Columbia band Slippy LaRue draws from many facets of music to create a unique sound.
"A funk/jazz fusion taste (that) slowly transferred over to more of an electronic fusion" with "hip-hop beats, dub-step, techno, trance," inspire the band's music, along with bands, such as Pretty Lights and Break Science, drummer Devin Kemp said.
Named after a "nonsensical character" created by guitarist and synth player Andy Launder, the band was formed when bassist Brandon Sanborn and Launder met on comomusic.com, a music networking site.
"We eventually met up in September 2007 where we put out an ad for a drummer," Sanborn said.
Sanborn said Slippy Larue started out with a "raw funkiness." The band learned how to structure jams and keep them interesting. He said the music has since been flooded with new synth sounds and effects to be more true to the electronic/techno style that trance has originated from.
Kemp said they are still experimenting with their sound, waiting for their band to fully develop.
"Although we have been playing together for almost three years, we have been evolving at such a rate that it seems to be unjustified to put something out until we are all ready," Kemp said.
The group is known for its ability to get people moving.
"We like to keep people dancing as much as we can," Kemp said.
When they write songs, a simple groove or riff can start it all off.
"We'll work on the idea, build on it, and all of a sudden there is something there to work with," Kemp said.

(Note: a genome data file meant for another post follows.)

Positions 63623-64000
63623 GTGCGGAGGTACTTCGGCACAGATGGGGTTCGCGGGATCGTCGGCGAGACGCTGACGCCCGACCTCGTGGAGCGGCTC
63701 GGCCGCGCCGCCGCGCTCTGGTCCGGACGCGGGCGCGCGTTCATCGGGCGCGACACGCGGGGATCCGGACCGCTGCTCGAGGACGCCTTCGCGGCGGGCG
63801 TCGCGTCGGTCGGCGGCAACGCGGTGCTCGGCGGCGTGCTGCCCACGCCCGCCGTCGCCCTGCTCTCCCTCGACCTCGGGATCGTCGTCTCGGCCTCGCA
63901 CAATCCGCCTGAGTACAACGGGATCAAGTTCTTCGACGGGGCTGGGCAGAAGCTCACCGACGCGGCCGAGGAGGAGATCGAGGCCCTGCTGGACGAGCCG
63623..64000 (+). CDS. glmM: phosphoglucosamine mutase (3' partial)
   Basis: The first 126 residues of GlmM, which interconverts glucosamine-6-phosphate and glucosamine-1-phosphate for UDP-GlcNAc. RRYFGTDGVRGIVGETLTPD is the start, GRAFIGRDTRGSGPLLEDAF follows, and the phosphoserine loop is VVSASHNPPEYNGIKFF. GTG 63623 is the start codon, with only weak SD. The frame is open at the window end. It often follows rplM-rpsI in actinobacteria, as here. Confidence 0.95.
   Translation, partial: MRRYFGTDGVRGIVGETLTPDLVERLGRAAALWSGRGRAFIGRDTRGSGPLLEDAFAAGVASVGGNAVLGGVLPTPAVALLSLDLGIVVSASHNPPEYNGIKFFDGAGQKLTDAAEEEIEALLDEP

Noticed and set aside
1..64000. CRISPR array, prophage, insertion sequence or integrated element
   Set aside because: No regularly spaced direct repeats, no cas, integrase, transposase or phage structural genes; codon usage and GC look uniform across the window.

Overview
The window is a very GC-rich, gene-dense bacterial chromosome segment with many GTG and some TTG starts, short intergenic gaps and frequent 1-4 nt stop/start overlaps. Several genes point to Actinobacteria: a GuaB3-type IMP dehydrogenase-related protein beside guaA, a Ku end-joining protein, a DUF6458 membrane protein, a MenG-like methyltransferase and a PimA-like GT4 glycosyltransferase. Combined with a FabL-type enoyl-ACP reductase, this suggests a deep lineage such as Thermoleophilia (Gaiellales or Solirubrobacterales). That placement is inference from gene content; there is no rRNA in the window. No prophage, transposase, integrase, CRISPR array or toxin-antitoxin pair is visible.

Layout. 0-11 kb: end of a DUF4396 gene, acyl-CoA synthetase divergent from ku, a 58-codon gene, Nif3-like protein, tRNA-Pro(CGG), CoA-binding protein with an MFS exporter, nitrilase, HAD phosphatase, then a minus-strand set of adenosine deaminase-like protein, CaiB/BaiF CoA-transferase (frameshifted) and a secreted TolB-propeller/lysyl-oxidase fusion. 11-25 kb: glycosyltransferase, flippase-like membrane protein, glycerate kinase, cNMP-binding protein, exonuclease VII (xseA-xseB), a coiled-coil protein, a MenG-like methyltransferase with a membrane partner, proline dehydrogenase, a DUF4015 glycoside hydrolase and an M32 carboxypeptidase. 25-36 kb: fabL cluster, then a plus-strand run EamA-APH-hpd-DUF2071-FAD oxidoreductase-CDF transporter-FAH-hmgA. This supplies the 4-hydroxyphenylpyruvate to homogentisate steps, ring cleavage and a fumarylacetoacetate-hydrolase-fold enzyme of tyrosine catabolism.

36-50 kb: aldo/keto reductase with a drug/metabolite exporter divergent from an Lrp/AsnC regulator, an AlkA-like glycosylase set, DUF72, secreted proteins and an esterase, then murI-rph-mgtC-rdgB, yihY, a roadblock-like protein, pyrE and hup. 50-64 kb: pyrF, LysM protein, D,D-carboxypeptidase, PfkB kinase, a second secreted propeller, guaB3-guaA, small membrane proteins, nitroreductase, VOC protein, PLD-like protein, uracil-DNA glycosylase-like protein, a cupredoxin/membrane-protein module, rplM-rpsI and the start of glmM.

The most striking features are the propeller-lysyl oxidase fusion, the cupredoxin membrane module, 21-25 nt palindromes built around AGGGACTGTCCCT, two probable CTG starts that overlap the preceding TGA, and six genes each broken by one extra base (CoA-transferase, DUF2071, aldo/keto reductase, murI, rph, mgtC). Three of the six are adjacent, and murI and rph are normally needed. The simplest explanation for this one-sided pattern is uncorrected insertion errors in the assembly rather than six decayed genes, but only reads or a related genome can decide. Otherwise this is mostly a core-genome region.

Kemp said the biggest challenge band members face when writing songs is not only fusing their styles and influences but doing it in a way that doesn't replicate but innovates.
"Anytime that we can put something together that innovates while still keeping our own backgrounds and musical tastes in balance, I feel we have really written something," Kemp said.
From performing alongside acts, such as Girl Talk, Bassnectar and Umphrey's McGee at the Summercamp music festival in Chillicothe, Ill., to shows through the MU National Organization for the Reform of Marijuana Laws, the members of Slippy LaRue have shared some interesting experiences as a band.
"Of course when you are playing for a crowd of people in a bar, you expect some funny business, and sometimes you even expect some people to try and get on stage," Kemp said. "There was one show when I had a young lady get up on stage, come over to my drums and start playing them with her glow sticks."
Slippy LaRue is playing at 8:30 p.m. Thursday, Feb. 11 at Mojo's with Messy Jiverson, a funk fusion band. The band also will be participating in the Summercamp On The Road tour Feb. 26 at Mojo's.